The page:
I then distill that into an elevator pitch, and casually drop it in conversation with some people I know will have thoughts. Maybe during a 1:1, or while waiting for a meeting to start, or whatever. “Hey Jane, I’ve been thinking about that problem and am curious what you’d think if we …”. Gauging that initial reaction is important. Is it positive? If not, is it an issue with how I said it, or a problem with the actual change? Why?

I go back and refine. Not everyone will like the change, but it’s important that I think this is still the best change, in spite of specific criticism, and that the right message is getting across — especially to the people that disagree with it. And if most people disagree with the change but I’m still convinced it’s the right one, I take a look at the messaging. What piece are they missing, or misunderstanding, or seeing differently? Sometimes it just comes down to differing values, in which case there’s little to be done but agreeing to disagree.

I then start showing people the written doc — again, live. The interested and affected parties first, then the remaining powers that be. Are they parsing the writing as intended? What helpful suggestions do they have? Is all the relevant context available to them?


Once I’ve gotten input from as many interested, affected, or responsible people that I can — ideally all of them, but at least a significant sampling for larger changes — I share it out more widely, though informally, as a request-for-comments, probably in a relevant Slack channel: “We’re thinking about making a change to the thing to improve this stuff. Please share your thoughts!”.

By now, I should have no surprises to the reactions. Hopefully my doc addresses the criticisms I’ve heard and thought of, though some people will still bring them to me — either because they think they can change my mind through novel arguments, or by adding to what they are sure is an enormous chorus of opposition, or maybe just because they didn’t read the doc carefully. WET comms are important in helping to avoid that last one, especially with larger groups: different people need the same thing communicated to them in different ways.

In this step, I try to engage with the bigger discussion as much as a I can, but I’m more on the lookout for what I’ve missed earlier. The bee no one’s seen flying around. And if I see one, I evaluate the impact: how much does this change? If I’ve done my homework in step 1, it shouldn’t be fundamental. Hopefully I won’t have to go back to the core group I started with. But, better to do that than push The Wrong Change forward. Humility is important here. It’s easy to get attached to a bad idea because “no way it can be that wrong after all the thought and work I’ve put into it so far!”.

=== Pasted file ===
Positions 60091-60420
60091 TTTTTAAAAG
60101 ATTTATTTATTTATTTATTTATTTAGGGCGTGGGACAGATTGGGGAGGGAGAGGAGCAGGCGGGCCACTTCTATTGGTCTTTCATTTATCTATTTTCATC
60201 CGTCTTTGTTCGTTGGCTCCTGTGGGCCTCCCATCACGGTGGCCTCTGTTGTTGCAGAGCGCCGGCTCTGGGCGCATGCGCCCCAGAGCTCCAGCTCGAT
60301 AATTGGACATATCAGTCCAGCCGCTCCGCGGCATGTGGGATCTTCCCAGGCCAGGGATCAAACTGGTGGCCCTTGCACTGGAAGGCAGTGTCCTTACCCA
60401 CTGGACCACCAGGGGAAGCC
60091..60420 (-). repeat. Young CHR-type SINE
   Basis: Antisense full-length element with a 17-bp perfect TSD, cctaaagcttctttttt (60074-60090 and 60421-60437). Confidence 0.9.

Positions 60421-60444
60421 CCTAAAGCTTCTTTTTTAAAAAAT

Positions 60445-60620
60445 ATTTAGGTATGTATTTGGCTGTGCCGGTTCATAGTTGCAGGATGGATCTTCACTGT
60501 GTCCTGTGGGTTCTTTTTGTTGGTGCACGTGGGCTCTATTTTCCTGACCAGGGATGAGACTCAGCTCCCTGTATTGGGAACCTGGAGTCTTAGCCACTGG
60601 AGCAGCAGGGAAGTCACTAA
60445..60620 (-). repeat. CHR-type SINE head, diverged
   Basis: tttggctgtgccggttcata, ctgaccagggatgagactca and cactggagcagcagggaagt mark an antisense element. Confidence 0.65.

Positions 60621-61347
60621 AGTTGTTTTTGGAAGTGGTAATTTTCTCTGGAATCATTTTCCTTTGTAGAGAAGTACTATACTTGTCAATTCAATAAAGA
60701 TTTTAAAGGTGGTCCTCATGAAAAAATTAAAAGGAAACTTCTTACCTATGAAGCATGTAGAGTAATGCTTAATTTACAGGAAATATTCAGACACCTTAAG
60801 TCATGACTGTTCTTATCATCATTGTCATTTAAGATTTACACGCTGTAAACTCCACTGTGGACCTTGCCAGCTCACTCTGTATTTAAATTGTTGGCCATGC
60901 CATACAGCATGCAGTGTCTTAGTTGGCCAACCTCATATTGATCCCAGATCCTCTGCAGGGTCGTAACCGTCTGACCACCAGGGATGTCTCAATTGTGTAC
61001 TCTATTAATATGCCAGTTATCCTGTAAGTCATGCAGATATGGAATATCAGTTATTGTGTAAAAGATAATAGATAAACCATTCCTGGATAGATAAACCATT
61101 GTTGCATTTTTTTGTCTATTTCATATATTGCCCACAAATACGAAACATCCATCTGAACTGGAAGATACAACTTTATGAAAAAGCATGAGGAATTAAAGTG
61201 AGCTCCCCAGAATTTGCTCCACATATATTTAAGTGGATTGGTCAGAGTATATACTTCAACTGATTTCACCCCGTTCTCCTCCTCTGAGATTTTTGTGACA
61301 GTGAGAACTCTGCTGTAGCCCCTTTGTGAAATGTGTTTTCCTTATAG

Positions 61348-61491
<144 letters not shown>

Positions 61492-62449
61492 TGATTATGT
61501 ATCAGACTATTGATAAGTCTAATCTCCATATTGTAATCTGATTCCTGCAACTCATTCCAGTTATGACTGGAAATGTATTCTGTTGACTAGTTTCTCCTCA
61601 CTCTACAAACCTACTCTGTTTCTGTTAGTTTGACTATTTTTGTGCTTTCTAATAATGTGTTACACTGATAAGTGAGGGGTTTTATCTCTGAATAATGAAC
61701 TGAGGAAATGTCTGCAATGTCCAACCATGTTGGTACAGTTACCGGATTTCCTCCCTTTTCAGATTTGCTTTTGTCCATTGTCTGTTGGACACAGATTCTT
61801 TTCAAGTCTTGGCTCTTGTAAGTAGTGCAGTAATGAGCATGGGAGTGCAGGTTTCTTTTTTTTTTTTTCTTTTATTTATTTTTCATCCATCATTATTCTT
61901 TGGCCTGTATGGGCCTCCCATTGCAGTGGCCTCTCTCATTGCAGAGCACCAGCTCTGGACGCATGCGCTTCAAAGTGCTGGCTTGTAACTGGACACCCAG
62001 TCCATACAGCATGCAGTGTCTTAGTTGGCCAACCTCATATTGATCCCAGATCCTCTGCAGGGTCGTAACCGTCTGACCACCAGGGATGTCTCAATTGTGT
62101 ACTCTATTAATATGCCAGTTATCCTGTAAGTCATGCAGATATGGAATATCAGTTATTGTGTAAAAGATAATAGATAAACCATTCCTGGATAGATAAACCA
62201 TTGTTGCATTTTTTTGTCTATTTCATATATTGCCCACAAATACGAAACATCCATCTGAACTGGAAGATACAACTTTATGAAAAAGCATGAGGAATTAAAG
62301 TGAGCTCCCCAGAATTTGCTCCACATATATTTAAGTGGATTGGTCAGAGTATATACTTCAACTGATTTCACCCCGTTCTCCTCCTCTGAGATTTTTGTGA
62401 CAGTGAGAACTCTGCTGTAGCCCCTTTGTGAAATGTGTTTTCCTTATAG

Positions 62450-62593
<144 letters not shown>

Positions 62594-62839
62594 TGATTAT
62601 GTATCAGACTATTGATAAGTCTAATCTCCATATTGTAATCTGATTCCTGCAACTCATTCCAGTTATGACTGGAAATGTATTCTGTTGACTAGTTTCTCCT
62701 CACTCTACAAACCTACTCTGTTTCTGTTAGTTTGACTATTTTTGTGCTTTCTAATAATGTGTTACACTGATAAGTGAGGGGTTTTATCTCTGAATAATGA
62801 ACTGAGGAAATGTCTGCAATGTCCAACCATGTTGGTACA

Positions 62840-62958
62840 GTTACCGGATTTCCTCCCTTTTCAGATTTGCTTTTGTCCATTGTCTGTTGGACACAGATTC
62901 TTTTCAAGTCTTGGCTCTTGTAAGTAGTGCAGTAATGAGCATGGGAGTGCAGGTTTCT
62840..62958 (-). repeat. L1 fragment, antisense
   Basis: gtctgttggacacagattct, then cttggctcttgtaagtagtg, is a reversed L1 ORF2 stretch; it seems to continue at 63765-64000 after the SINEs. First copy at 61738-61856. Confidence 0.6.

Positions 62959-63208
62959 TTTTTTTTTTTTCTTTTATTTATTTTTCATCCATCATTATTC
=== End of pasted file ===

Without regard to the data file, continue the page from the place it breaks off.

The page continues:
Be the glass you want to see through in the world

I value transparency, so I try to be as transparent as possible. This is not always possible, of course. But it’s possible more often than not. So in my document, I try to explain context, rationale, alternatives not chosen, and anything else that might be useful — not only to the curious bystander now, but to the next person who has my role. Or to my next boss. Or to the awesome engineer that starts next year. Or me in 3 years, having forgotten all the details of how this all went down.

Why was this decision taken? This particular one. Is it still valid under the current conditions, or should we do something else? Having everything written in the record can help dramatically both now and later.

Rush only when necessary

Sometimes change has to happen quickly. The monolith is on fire every other day. My best engineers are thinking about leaving. A re-org is coming next week. But most changes are not that. The new set of Priority fields in JIRA can be rolled out when they’re good and ready. Yes, they should improve reporting, but it’s more important to get it right, because we’re not changing them again this year. Probably not next year either.

It is important to keep making progress and not let proposed and socialized changes languish because “I’ve been so swamped this quarter”, but as long as useful activity is happening, it shouldn’t be rushed unless it needs to be. And sometimes change is urgent and so skipping through some of the above principles, or abbreviating them, is needed.

But when its not, and news of the change spread through the grapevine and people are clamoring for it, take that as good news! It’s useful to update them on the status, but the great part is that they want the change, which makes the overcommunication aspect way easier. And of course it adds some time pressure with the masses waiting with bated breath, but it’s still important to not get too eager, because again: it’s often hard to roll organizational changes back. Even if it’s just a matter of sending an email and no one has to even remember to change their workflows again, it’s still trust in your insight as a leader that gets lost. Political capital.

As leaders, the more of a track record we have of making thoughtful, positive changes, the easier it is to get consensus and make subsequent changes. It’s a feedback loop that’s driven — like a lot of things — by care and diligence, paying attention to details and, more than anything, valuing people.